This post has been updated.
There are plenty of opensource webservers, but I’ve chosen apache httpd mainly for two reasons:
- I know how to use it for years.
- I even don’t know how to pronounce
On my home server, a web interface is available for:
|backuppc||rsync based on disk backup||web-app/perl||-|
|grafana||data visualization and monitoring||webserver||grafana|
|phpmyadmin||web interface for mysql||web-app/php||mysql|
|tvheadhend||TV streaming and recording server||webserver||tvheadend|
|weewx||weather station software||generated files||TBD|
Apparently the grafana and tvheadend guys thinks it’s a good idea to include a webserver… Please don’t, and here is why (IMHO):
- The http/https ports are already used by another program.
- There is already a lot of good opensource web servers, the time invested in your integrated web server could have been better spent.
- A person that is able to setup grafana or tvheadend, is clearly able to install a webserver. Please have a look at phpmyadmin, it’s so easy to setup on apache.
https, http2, php, …
For performance reasons I want to enable http2, and this will affect which apache mpm to install.
sudo apt-get install -y mysql-server php7.2-fpm phpmyadmin automysqlbackup
- Http server : apache2
- Configuring phpmyadmin : Yes
- Password for phpmyadmin : empty
mysql use system password for root, but root has no password, so let’s use mysql password for root:
sudo mysql -u root mysql UPDATE user SET plugin='mysql_native_password' WHERE User='root'; SET PASSWORD FOR root@'localhost' = PASSWORD('MyCoolPassword'); FLUSH PRIVILEGES; exit;
Get rid of http
The let’s encrypt site provides valid
SSL certificates for web servers. I don’t want to write a post about that today,
but at some point in the procedure, you must prove that you are running the
server you want a certificate for, and the simplest challenge (
plain http for the transport.
So I would like to disable port 80, but it’s currently impossible since I want to use let’s encrypt certbot…
Redirecting all traffic from http to https may let me do stupid things, for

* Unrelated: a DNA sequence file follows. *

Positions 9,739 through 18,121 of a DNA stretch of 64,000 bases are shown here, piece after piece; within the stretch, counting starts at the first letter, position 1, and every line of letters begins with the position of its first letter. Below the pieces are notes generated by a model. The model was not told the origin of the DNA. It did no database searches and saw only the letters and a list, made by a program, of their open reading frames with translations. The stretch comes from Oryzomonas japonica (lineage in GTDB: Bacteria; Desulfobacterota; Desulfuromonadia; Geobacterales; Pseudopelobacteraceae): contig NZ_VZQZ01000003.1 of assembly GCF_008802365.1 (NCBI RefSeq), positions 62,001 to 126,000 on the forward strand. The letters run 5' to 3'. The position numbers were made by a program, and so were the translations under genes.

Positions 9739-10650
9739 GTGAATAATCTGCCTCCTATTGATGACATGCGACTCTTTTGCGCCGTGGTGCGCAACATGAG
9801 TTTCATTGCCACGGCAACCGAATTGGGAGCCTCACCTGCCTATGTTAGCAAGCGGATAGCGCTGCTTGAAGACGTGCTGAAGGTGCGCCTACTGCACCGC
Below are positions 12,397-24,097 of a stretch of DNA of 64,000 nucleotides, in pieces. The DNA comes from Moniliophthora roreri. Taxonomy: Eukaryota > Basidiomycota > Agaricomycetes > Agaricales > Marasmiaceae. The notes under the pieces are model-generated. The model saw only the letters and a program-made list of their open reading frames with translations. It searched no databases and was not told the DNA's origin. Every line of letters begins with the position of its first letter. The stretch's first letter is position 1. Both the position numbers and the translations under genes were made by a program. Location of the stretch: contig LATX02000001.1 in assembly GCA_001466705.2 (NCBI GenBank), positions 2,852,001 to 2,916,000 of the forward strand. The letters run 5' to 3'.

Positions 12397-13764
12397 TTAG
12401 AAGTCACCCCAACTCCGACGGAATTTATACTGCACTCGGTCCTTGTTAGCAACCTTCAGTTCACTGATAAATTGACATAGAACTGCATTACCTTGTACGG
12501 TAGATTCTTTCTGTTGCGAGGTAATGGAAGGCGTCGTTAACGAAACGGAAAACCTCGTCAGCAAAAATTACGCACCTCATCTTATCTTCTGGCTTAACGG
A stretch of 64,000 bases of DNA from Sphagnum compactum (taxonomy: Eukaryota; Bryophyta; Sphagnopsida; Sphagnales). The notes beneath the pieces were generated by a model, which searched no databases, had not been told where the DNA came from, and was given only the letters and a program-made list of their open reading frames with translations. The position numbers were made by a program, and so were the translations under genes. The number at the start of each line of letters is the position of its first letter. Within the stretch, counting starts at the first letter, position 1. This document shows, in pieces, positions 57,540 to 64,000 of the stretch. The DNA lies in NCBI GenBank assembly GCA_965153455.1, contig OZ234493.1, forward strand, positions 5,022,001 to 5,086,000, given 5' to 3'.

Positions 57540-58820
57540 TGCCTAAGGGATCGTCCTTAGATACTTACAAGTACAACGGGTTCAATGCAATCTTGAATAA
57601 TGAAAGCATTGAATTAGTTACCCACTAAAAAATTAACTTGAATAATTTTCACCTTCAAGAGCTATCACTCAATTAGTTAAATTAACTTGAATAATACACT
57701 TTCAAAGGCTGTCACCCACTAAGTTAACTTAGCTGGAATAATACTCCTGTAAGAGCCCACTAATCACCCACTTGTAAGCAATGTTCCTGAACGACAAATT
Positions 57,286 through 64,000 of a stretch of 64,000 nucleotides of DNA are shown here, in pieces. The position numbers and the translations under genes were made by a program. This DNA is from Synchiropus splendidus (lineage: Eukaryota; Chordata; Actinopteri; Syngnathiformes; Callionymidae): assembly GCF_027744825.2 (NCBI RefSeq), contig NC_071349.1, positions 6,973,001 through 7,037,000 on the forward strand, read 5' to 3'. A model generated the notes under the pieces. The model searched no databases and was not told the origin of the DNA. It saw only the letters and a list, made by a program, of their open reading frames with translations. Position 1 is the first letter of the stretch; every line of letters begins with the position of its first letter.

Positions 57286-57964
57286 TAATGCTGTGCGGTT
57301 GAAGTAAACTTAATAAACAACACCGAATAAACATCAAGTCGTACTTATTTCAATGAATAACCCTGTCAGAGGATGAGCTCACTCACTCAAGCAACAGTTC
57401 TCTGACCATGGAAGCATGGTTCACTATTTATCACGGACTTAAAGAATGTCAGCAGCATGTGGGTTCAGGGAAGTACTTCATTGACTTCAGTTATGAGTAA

instance forgetting the s from https and POSTing some critical data over
unencrypted http, so my compromise is to redirect only the URL used in the
HTTP-01 to https, and respond to other http URL with a
Here is the the changes to be done in
/etc/apache2/sites-available/default-ssl.conf to enable
http2, and disable http unless for let’s encrypt:
<VirtualHost *:80> <Location /> Order deny,allow Deny from all </Location> Redirect /.well-known/acme-challenge/ https://YOUR_SERVER_NAME_HERE/.well-known/acme-challenge/ </VirtualHost> <VirtualHost _default_:443> Protocols h2 http/1.1 ServerAdmin webmaster@localhost DocumentRoot /var/www/html ...
Setup apache modules
sudo a2enmod proxy_fcgi setenvif sudo a2enconf php7.2-fpm sudo a2dismod mpm_prefork sudo a2enmod mpm_event sudo a2enmod http2 sudo a2enmod ssl sudo a2ensite default-ssl sudo a2dissite 000-default.conf sudo systemctl reload apache2
Open this URL in your favorite browser : https://YOUR_SERVER_IP_HERE/phpmyadmin,
then login a
Follow the procedure here
You may have noticed that
automysqlbackup is installed. It will periodically
backup all mysql databases into
It is configurable by modifying
Here is some recommendations extracted from the
# Daily Backups are rotated weekly.. # Weekly Backups are run by default on Saturday Morning when # cron.daily scripts are run...Can be changed with DOWEEKLY setting.. # Weekly Backups are rotated on a 5 week cycle.. # Monthly Backups are run on the 1st of the month.. # Monthly Backups are NOT rotated automatically... # It may be a good idea to copy Monthly backups offline or to another
To be continued
Now that the infrastructure is in place, let’s do something with it : monitor system health.